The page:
The Nativity of Saint John the Baptist
The Voice of one crying in the wilderness: “Prepare ye the way of the Lord; behold thy God” (Isaiah 40:3-9) Oh! in this world of ours grown now so cold, who can understand earth’s transports, at hearing these glad tidings so long expected? The promised God is not yet manifested; but already have the heavens bowed down, (Psalm 17:10) to make way for his passage. No longer is He “the One who is to come,” He for whom our fathers, the illustrious saints of the prophetic age, ceaselessly called, in their indomitable hope. Still hidden, indeed, but already in our midst, — He is resting beneath that virginal cloud, compared with which, the heavenly purity of Thrones and Cherubim wax dim; yea, the united fires of burning Seraphim grow faint, in presence of the single love wherewith she alone encompasses him in her human heart, — she that lowly daughter of Adam whom He hath chosen for His mother. Our accursed earth, made suddenly more blessed far, than yonder heaven inexorably closed erstwhile to suppliant prayer, — awaits no longer aught, save that the august mystery be revealed; the hour is come for earth to join her canticles to that Eternal Praise Divine, which henceforth is rising from the depths, and which being itself no other than the Word Himself, celebrates God condignly. But beneath the veil of humility where His Divinity, even after as well as before His birth, must still continue to hide itself from men, — who may discover the Emmanuel? — who, having recognized Him in His merciful abasements, may succeed in making Him to be accepted by a world lost in pride? — who may cry, pointing out the Carpenter’s Son, (Matthew 13:55) in the midst of the crowd: Behold Him whom your fathers have so wistfully awaited!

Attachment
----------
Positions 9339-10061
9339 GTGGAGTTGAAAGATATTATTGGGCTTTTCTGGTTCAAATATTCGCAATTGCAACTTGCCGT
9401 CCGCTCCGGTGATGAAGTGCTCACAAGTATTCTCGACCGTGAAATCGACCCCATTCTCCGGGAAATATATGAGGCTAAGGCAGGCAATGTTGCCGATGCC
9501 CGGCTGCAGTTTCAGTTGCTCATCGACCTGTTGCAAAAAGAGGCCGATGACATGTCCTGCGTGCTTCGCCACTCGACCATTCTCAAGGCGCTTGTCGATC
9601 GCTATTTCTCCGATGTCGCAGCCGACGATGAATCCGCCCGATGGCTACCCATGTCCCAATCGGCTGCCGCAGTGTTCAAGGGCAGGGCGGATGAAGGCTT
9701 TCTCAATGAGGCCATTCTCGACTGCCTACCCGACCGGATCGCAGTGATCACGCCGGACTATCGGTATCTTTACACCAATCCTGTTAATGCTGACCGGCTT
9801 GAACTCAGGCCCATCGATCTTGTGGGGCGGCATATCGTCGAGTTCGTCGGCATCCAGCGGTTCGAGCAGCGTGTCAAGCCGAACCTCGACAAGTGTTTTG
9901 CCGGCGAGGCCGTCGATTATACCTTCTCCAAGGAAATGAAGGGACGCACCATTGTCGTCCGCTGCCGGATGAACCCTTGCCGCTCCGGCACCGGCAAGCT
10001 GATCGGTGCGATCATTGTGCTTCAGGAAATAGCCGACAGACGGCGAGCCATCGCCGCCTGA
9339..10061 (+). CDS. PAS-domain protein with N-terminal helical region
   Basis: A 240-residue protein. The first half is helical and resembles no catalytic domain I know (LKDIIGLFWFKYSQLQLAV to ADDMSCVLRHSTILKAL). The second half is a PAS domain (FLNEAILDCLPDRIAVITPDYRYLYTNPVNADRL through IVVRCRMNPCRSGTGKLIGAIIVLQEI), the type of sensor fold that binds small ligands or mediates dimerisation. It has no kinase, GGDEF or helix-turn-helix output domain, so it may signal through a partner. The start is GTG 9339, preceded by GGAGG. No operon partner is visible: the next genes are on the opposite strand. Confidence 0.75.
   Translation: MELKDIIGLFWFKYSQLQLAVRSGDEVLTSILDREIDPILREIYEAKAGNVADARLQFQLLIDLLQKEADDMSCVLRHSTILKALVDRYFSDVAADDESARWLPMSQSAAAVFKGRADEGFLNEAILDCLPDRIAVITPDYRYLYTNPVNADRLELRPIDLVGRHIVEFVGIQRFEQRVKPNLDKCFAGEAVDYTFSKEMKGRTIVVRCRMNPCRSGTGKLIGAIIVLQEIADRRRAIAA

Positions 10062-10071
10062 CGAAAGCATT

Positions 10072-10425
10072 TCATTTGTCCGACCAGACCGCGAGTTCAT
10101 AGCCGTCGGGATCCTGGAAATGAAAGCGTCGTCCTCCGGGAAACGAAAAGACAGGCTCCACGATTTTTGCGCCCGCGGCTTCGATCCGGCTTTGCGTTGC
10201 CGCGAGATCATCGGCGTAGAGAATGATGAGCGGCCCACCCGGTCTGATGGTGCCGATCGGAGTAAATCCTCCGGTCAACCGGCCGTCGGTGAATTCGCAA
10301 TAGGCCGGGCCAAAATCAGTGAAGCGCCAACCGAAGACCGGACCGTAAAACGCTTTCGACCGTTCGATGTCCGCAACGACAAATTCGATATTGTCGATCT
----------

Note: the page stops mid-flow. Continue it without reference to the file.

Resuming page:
Gueranger, Dom Prosper. The Liturgical Year: Volume XII - Time After Pentecost - Book Three (pp. 151-152). Kindle Edition.